- File Path:
- Description: TCP/IP PathPing Command
Usage: pathping [-g host-list] [-h maximum_hops] [-i address] [-n] [-p period] [-q num_queries] [-w timeout] [-4] [-6] target_name Options: -g host-list Loose source route along host-list. -h maximum_hops Maximum number of hops to search for target. -i address Use the specified source address. -n Do not resolve addresses to hostnames. -p period Wait period milliseconds between pings. -q num_queries Number of queries per hop. -w timeout Wait timeout milliseconds for each reply. -4 Force using IPv4. -6 Force using IPv6.
- Status: Signature verified.
- Issuer: CN=Microsoft Windows Production PCA 2011, O=Microsoft Corporation, L=Redmond, S=Washington, C=US
- Subject: CN=Microsoft Windows, O=Microsoft Corporation, L=Redmond, S=Washington, C=US
- Original Filename: pathping.exe.mui
- Product Name: Microsoft Windows Operating System
- Company Name: Microsoft Corporation
- File Version: 10.0.14393.0 (rs1_release.160715-1616)
- Product Version: 10.0.14393.0
- Language: English (United States)
- Legal Copyright: Microsoft Corporation. All rights reserved.
Applies to: Windows Server (Semi-Annual Channel), Windows Server 2019, Windows Server 2016, Windows Server 2012 R2, Windows Server 2012
Provides information about network latency and network loss at intermediate hops between a source and destination. This command sends multiple echo Request messages to each router between a source and destination, over a period of time, and then computes results based on the packets returned from each router. Because this command displays the degree of packet loss at any given router or link, you can determine which routers or subnets might be having network problems. Used without parameters, this command displays help.
[!NOTE] This command is available only if the Internet Protocol (TCP/IP) protocol is installed as a component in the properties of a network adapter in Network Connections.
Additionally, this command identifies which routers are on the path, same as using the tracert command. Howevever, this command also sends pings periodically to all of the routers over a specified time period and computes statistics based on the number returned from each.
pathping [/n] [/h <maximumhops>] [/g <hostlist>] [/p <Period>] [/q <numqueries> [/w <timeout>] [/i <IPaddress>] [/4 <IPv4>] [/6 <IPv6>][<targetname>]
|/n||Prevents pathping from attempting to resolve the IP addresses of intermediate routers to their names. This might expedite the display of pathping results.|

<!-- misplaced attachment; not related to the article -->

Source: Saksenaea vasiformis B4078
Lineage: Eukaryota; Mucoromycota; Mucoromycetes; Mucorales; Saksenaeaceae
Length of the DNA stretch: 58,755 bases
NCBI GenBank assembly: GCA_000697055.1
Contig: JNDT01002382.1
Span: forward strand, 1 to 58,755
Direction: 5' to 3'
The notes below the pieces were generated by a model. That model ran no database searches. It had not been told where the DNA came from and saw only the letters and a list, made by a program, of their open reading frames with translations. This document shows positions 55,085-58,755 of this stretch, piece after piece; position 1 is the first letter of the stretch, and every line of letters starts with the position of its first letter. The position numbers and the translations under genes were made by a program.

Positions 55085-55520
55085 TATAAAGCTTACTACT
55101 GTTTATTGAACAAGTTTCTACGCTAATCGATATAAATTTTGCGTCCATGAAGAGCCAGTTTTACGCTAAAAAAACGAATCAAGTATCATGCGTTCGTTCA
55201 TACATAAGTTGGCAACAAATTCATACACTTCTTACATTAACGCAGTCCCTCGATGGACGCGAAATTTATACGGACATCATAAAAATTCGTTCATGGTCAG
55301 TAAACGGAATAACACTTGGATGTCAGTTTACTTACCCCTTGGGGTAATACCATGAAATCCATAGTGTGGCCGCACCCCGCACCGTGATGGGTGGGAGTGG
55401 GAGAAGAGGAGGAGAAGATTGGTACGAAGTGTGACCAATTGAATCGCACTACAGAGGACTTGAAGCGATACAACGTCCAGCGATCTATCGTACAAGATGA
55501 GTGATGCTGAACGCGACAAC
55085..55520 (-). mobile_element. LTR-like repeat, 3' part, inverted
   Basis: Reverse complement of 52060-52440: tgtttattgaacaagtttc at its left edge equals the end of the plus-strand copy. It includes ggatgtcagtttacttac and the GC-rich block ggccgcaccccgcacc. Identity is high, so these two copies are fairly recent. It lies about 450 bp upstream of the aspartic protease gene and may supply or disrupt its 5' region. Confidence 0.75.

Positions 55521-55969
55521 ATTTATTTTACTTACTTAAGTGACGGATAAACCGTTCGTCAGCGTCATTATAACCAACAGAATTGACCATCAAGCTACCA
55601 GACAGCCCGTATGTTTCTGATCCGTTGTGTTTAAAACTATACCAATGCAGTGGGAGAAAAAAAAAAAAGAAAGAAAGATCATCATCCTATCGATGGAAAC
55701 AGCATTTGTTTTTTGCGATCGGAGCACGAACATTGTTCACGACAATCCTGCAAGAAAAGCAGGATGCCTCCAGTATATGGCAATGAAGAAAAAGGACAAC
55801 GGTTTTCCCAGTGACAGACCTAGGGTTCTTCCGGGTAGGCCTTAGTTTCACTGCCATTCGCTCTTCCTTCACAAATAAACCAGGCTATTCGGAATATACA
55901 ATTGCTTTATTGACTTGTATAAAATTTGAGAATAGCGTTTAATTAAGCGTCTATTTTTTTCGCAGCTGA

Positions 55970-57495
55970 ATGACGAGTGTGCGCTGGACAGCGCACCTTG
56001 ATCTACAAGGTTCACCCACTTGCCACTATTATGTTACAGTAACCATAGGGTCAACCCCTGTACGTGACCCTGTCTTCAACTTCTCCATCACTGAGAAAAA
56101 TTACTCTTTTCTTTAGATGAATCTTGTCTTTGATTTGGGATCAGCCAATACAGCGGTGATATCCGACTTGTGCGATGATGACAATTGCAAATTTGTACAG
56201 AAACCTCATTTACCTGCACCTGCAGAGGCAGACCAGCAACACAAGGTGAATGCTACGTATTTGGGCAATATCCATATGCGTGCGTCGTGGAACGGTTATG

||Specifies the maximum number of hops in the path to search for the target (destination). The default is 30 hops.|
||Specifies that the echo Request messages use the Loose Source Route option in the IP header with the set of intermediate destinations specified in hostlist. With loose source routing, successive intermediate destinations can be separated by one or multiple routers. The maximum number of addresses or names in the host list is 9. The hostlist is a series of IP addresses (in dotted decimal notation) separated by spaces.|
||Specifies the number of milliseconds to wait between consecutive pings. The default is 250 milliseconds (1/4 second). This parameter sends individual pings to each intermediate hop. Because of this, the interval between two pings sent to the same hop is period multiplied by the number of hops.|
||Specifies the number of echo Request messages sent to each router in the path. The default is 100 queries.|
||Specifies the number of milliseconds to wait for each reply. The default is 3000 milliseconds (3 seconds). This parameter sends multiple pings in parallel. Because of this, the amount of time specified in the timeout parameter isn’t bounded by the amount of time specified in the period parameter for waiting between pings.|
||Specifies the source address.|
||Specifies that pathping uses IPv4 only.|
||Specifies that pathping uses IPv6 only.|
||Specifies the destination, which is identified either by IP address or host name.|
|/?||Displays help at the command prompt.|
All parameters are case-sensitive.
To avoid network congestion and to minimize the effects of burst losses, pings should be sent at a sufficiently slow pace.
Example of the pathping command output
D:\>pathping /n contoso1 Tracing route to contoso1 [10.54.1.196] over a maximum of 30 hops: 0 172.16.87.35 1 172.16.87.218 2 192.168.52.1 3 192.168.80.1 4 10.54.247.14 5 10.54.1.196 computing statistics for 125 seconds... Source to Here This Node/Link Hop RTT Lost/Sent = Pct Lost/Sent = Pct address 0 172.16.87.35 0/ 100 = 0% | 1 41ms 0/ 100 = 0% 0/ 100 = 0% 172.16.87.218 13/ 100 = 13% | 2 22ms 16/ 100 = 16% 3/ 100 = 3% 192.168.52.1 0/ 100 = 0% | 3 24ms 13/ 100 = 13% 0/ 100 = 0% 192.168.80.1 0/ 100 = 0% | 4 21ms 14/ 100 = 14% 1/ 100 = 1% 10.54.247.14 0/ 100 = 0% | 5 24ms 13/ 100 = 13% 0/ 100 = 0% 10.54.1.196 Trace complete.
When pathping is run, the first results list the path. Next, a busy message is displayed for approximately 90 seconds (the time varies by hop count). During this time, information is gathered from all routers previously listed and from the links between them. At the end of this period, the test results are displayed.
In the above sample report, the This Node/Link, Lost/Sent = Pct and address columns show that the link between 172.16.87.218 and 192.168.52.1 is dropping 13% of the packets. The routers at hops 2 and 4 are also dropping packets addressed to them, but this loss doesn’t affect their ability to forward traffic that isn’t addressed to them.
|The loss rates displayed for the links, identified as a vertical bar (**||) in the **address column, indicate link congestion that is causing the loss of packets that are being forwarded on the path. The loss rates displayed for routers (identified by their IP addresses) indicate that these routers might be overloaded.|
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